Wednesday, March 23, 2011

Who shot Anthony Shadid in 2002 in Ramallah (II)
A well-known Western correspondent in the Middle East sent me this (he/she permitted me to cite without identifying him/her): "It was the Israelis. Not surprisingly the wording is mealy-mouthed. I had a few drinks with Anthony and his wife in the bar of the American Colony the evening he was shot (it was not a serious wound). He said he clearly saw the shooter was an Israeli soldier, and if I recall correctly he was treated in an Israeli field hospital. There never was any doubt who shot him."
And here is some more intelligence for you: western reporters who covered today's bombing in Jerusalem were attacked (kicked and punched) by Israelis at the scene. Unlike encounters by reporters in Tahrir Square attacked by Mubarak thugs, this has not been mentioned on air, has it?"
On March 9, I received the following invitation:
The Joseph and Alma Gildenhorn Middle East Forum
of the Middle East Program at the Woodrow Wilson Center
present (sic)
A Conversation
with Moshe Yaalon

Vice Premier, Minister of Strategic Affairs and Likud Knesset Member

Moderated by
Aaron David Miller
Public Policy Scholar, Woodrow Wilson Center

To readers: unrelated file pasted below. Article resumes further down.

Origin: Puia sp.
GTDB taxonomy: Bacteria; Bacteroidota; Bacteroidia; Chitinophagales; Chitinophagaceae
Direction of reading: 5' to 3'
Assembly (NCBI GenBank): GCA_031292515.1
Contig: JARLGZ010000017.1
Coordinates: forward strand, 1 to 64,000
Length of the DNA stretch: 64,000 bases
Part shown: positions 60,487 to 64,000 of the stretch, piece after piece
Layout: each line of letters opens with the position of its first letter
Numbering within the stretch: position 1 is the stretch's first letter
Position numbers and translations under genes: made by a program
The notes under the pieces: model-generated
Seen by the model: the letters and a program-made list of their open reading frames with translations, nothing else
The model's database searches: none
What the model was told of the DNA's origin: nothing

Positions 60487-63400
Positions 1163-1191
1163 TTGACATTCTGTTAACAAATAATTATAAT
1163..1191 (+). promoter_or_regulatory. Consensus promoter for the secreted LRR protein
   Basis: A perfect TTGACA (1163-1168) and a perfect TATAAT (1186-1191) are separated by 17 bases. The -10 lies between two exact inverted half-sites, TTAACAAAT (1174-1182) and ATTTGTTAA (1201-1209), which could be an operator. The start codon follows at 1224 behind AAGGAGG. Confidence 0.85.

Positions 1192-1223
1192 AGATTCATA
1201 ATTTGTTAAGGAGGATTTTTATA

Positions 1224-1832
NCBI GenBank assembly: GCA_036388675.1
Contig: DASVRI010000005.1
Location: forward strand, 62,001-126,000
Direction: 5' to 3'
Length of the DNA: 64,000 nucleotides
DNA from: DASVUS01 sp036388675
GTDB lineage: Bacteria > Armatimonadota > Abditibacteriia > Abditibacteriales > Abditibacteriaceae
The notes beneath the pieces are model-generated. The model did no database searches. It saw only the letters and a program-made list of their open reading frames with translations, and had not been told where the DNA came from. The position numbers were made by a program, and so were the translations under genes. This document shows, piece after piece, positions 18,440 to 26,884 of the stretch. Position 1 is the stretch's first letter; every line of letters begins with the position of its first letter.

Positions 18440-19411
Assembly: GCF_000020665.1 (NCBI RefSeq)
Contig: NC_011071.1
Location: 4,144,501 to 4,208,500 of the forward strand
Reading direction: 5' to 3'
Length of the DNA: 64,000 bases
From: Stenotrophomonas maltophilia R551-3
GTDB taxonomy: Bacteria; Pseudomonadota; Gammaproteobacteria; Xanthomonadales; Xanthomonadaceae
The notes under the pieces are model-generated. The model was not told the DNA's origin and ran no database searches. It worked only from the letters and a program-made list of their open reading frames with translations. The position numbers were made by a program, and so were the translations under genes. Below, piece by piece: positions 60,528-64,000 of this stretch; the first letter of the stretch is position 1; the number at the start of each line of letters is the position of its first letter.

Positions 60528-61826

In the aftermath of the political change sweeping the Arab world, Minister Yaalon will share his perspective on how those events have shaped Israeli attitudes and policies on security, peacemaking, and relations with its Arab neighbors.

Thursday, March 24, 2011, 10:00 - 11:30 a.m.
6th Floor Flom Auditorium, Woodrow Wilson Center...
I was never able to go to the event. But today, I learned that it is now being described as "off the record". Why?
Possibly because Moshe Ya'alon has been credibly accused of having committed war crimes in Gaza-- most notably during the 2002 assassination of senior Hamas figure Salah Shehadeh-- an act committed when Mr. Shehadeh was eating dinner in his own home and thus in no sense a valid target under the laws of war? (Eight children and six other family members were killed alongside him during that meal.)

There are many countries in the world that Gen. Ya'alon cannt visit right now, because of the criminal charges that have been filed against him in connection with that killing as well as the shelling of the village of Qana in Lebanon in 1996, in which 120 mainly older people who had taken refuge there were killed. Here in the U.S. no such criminal charges have yet been filed, so he comes and goes as he pleases. But really, is there any need for a federally funded institution like the Wilson Center to grace him with an invitation?

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